a new self-training pipeline that uses synthesized stroke images. To be more specific, it first generates a backdrop image with randomly sampled strokes; then it generates a target image by randomly sampling a set of foreground strokes and rendering it onto a canvas image.

Thus, the learning goal of the feature predictor is to predict the foreground feature set and minimize the differences between the synthesized canvas image and the target image, with optimization occurring both at the stroke and pixel level.

Once trained, this self-trained Paint Transformer exhibits excellent generalization and can work with arbitrary natural images. The sample output shown below demonstrates how this lookahead method can produce higher quality paints at a lower cost than existing methods.

Implementing Paint Transformer

In this section we take a closer look at the implementation, the researcher’s team made us implement the images as above in just 2-3 steps. Before the implementation, let’s briefly summarize the procedure again.

This is a step-by-step method for predicting strokes. It predicts multiple strokes in parallel at each step in advance to minimize the difference between the current canvas and the original target image.

Paint Transformer is made up of two modules to accomplish this: Stroke Predictor and Stroke Renderer. Given a target image and an intermediate canvas image, Stroke Predictor generates a set of parameters to determine the current stroke set. Stroke rendering then generates the stroke image for each stroke and traces it onto the canvas, giving the image to the output path.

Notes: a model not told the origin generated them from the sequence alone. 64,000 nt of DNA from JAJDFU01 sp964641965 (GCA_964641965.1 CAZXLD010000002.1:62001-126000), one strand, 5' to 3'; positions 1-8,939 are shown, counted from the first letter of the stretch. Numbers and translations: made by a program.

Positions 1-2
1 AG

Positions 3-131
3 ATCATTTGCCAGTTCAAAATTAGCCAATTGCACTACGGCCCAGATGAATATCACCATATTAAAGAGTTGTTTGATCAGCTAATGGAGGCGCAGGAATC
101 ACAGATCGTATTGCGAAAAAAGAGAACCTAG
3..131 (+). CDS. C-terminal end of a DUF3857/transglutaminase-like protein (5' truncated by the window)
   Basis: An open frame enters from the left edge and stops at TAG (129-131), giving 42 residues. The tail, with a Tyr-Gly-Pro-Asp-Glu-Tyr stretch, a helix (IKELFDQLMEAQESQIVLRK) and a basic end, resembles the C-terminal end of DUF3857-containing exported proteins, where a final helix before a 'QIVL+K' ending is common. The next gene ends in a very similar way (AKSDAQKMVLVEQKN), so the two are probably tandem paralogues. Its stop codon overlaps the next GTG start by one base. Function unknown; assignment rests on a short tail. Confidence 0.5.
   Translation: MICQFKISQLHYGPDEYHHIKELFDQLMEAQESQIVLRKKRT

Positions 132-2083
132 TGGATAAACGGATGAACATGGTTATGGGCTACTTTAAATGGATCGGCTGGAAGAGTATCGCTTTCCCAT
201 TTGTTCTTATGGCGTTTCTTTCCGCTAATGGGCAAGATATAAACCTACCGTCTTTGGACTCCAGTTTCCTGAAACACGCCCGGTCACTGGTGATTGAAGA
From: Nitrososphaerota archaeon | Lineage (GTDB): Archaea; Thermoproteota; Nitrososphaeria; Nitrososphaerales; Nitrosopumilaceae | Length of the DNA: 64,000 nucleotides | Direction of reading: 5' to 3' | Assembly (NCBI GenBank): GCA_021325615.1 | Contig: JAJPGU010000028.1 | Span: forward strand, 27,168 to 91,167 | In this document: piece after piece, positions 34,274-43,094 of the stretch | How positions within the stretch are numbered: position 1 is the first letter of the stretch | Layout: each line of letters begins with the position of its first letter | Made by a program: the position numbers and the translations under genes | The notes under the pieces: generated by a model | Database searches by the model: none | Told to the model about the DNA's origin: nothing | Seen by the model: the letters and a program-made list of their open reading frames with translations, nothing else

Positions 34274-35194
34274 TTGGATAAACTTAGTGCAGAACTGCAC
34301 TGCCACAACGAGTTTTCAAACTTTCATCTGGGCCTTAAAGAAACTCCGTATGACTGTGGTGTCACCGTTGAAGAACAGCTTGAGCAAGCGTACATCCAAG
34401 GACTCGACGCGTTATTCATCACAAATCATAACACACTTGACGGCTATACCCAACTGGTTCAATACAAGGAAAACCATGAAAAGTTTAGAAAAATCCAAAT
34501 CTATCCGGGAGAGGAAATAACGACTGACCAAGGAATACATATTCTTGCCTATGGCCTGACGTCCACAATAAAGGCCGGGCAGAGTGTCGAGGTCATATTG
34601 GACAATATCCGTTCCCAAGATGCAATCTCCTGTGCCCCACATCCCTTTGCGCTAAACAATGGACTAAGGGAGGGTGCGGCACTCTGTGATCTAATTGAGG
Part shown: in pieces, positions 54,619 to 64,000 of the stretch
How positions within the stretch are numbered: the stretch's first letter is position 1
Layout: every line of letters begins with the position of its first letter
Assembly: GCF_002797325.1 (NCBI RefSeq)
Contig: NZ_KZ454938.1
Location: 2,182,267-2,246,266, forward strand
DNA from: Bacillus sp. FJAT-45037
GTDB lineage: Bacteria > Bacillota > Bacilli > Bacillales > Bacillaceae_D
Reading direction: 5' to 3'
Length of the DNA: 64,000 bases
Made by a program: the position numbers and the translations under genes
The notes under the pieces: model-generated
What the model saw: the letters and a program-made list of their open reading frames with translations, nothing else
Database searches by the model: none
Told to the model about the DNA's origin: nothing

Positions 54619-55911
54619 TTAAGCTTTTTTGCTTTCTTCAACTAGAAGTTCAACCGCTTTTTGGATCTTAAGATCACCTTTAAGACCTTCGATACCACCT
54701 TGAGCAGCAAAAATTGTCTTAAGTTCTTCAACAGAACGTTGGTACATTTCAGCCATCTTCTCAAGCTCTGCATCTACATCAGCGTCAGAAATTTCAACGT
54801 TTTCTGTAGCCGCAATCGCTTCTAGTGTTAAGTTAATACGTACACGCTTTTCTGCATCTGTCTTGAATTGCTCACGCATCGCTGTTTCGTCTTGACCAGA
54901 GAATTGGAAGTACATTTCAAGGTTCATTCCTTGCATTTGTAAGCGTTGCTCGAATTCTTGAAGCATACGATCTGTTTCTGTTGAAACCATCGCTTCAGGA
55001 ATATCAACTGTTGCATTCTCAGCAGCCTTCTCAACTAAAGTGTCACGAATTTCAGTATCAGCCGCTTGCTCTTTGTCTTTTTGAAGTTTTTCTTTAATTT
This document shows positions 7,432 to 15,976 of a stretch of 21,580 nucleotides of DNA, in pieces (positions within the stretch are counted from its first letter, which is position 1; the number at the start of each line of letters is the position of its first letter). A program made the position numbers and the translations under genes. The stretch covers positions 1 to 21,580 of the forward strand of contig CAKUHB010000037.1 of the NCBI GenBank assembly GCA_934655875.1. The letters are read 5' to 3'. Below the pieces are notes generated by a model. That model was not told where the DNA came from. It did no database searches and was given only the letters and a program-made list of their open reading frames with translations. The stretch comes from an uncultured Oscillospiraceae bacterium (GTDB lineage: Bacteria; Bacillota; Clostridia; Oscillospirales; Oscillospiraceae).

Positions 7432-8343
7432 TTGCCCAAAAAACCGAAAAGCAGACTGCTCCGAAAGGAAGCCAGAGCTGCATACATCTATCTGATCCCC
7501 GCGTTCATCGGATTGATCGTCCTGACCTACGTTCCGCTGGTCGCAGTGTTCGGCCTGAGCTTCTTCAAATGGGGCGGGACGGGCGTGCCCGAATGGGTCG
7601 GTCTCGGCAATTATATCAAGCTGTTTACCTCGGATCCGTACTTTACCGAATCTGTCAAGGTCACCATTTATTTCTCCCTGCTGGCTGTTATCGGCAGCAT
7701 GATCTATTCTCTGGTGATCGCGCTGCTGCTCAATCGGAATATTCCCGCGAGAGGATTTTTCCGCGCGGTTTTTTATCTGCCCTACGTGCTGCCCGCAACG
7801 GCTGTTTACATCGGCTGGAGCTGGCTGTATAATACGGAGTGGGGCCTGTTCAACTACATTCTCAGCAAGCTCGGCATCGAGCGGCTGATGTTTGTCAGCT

Now let’s get to the implementation. First, we will clone the Paint Transformers repository and set the working directory accordingly.

!git clone
%cd PaintTransformer/inference

That’s it, we can then paint for any random natural image using the run_inferance module from the inference package.

from inference import run_inference
input_img = '/content/jonathan-riley-VW8MUbHyxCU-unsplash.jpg'

Inside run_inference we first pass the target image path and then a path for the output results, and serial is set to True if we want animated results, the rest of the attributes are self explanatory. Below is our target image.

After the inference we can create the animated results of these strokes which will show how the paint formed and it can be done like,

import glob
from PIL import Image
# Set to dir with output images
in_dir="/content/marine drive/*.jpg"
out_path="/content/marine drive.gif"
img, *imgs = [ for f in sorted(glob.glob(in_dir))], format="GIF", append_images=imgs,
          save_all=True, duration=100, loop=0)

And below are the results,

The animated result,

Last words

Through this article, we have discussed how the art industry today is influenced by advanced technologies like AI. We briefly discussed neural paints and the different architects that can be used in art. We mainly focused on the Paint Transformer which is a neural painting architecture and we practically saw its result.

The references